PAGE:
Diabetes and Weight Loss: How To Feel Satisfied On Fewer Calories
Sometimes the difference between success and failure lies in the way we think about, and define things.
We might, for instance, have an easier time losing weight if we focus on eating foods that allow us to feel full on fewer calories. To do this, we have to choose foods according to their “energy density.”
The energy density of a food is the number of calories, or energy it provides. So, foods with high energy density have many calories, and those with low energy density have less calories:
- High energy density = many calories
- Low energy density = less calories
Focusing on energy density means we can lose weight by eating a large volume of low-energy-dense (LED) foods, and feel fuller on fewer calories.
Water, Fiber, Fat
What primarily makes a food high or low in energy density is its water, fiber, and fat content.
Since water is non-caloric, edibles that contain a lot of water - such as many fruits and vegetables - are LED foods. A half grapefruit, for example, has only 37 calories, as grapefruit is about 90 percent water. Fiber is another substance that adds volume to food, but does not increase its calorie content, and fiber slows digestion. So, eating high fiber fare not only helps us feel full, but to feel full longer.
Fat, not surprisingly, adds energy density to foods—just a small amount of food high in natural or added fat may contain a large amount of calories. A single pat of butter, for instance, has nearly the same calories as a couple cups of water and fiber rich raw broccoli.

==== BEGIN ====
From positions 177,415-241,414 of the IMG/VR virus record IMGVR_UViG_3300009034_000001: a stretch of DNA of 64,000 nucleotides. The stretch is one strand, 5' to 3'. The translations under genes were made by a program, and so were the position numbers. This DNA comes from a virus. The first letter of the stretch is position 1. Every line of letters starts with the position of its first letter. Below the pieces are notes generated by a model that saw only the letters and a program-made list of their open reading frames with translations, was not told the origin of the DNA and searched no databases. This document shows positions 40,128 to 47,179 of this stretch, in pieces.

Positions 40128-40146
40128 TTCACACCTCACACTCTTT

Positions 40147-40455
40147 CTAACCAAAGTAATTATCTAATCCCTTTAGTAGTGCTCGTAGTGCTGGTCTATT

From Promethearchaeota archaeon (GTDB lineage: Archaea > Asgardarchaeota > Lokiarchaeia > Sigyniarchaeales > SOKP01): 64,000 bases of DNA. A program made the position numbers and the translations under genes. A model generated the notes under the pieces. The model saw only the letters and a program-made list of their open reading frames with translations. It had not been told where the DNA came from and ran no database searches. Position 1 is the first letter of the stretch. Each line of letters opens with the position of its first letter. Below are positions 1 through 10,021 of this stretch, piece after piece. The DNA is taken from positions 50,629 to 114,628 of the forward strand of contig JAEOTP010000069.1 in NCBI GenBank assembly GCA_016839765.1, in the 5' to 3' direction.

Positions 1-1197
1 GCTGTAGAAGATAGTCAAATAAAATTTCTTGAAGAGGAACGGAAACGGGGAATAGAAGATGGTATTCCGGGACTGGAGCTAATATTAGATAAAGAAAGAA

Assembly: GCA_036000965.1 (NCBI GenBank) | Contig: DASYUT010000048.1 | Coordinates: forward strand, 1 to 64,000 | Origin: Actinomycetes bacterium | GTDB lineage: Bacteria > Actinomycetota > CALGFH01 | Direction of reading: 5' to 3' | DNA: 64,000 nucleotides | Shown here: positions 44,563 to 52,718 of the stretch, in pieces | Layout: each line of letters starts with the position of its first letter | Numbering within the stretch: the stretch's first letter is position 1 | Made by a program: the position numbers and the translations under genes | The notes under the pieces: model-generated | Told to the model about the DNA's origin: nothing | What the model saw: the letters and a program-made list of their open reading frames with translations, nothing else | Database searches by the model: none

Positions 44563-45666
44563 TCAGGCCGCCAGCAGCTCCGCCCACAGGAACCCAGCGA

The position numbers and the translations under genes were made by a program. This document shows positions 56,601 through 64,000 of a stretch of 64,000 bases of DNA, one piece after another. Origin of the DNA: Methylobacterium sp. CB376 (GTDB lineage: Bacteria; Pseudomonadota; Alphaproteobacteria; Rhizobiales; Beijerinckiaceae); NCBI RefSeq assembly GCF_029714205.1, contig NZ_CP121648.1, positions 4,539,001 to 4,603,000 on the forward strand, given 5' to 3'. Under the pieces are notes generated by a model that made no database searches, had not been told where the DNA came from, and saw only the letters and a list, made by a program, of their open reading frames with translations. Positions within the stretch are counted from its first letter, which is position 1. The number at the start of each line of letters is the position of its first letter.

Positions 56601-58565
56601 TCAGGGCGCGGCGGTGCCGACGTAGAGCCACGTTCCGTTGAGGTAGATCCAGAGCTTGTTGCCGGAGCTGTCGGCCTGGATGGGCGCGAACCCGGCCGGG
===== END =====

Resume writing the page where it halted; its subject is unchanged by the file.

In the light of energy density, it’s easy to see the wisdom of loading half our dinner plate with veggies such as asparagus, leafy greens, Brussels sprouts, or green beans. By doing this we get a lot of fiber and waterlogged food volume to fill our tummy, without racking up too many calories.
Besides increasing our veggie intake, here are a few more tips for getting LED foods into our diet:
- Eat mostly whole fresh and frozen fruits, or fruit canned with juice instead of syrup. Limit intake of dried fruit and fruit juices since they are generally high in sugar, increasing their energy density.
- Eat more protein-rich foods that are also low in fat such as legumes (e.g., beans, lentils, peas), skinless white-meat poultry, fish, and lower fat dairy items.
- Choose bread, cereal, pasta, and rice products made from whole grains instead of refined or processed grains. Whole grain foods such as oatmeal, brown rice, and whole-wheat bread have a higher fiber content and more nutritional value than their refined counterparts.
- Cook with healthy fats such as high quality olive or coconut oils. Nuts and seeds are also good sources of healthy fat, and contain many essential vitamins and minerals.
- Opt for sweets that are low in added fats and sugars, and contain some healthy ingredients, such as cookies made with whole grain flour and bits of dark chocolate.
The concept of energy density is helpful because it reduces calories without leaving us feeling deprived or hungry, and since many LED foods also have low-glycemic values, it may be an ideal diet focus for individuals with diabetes.
Source: Mayo Clinic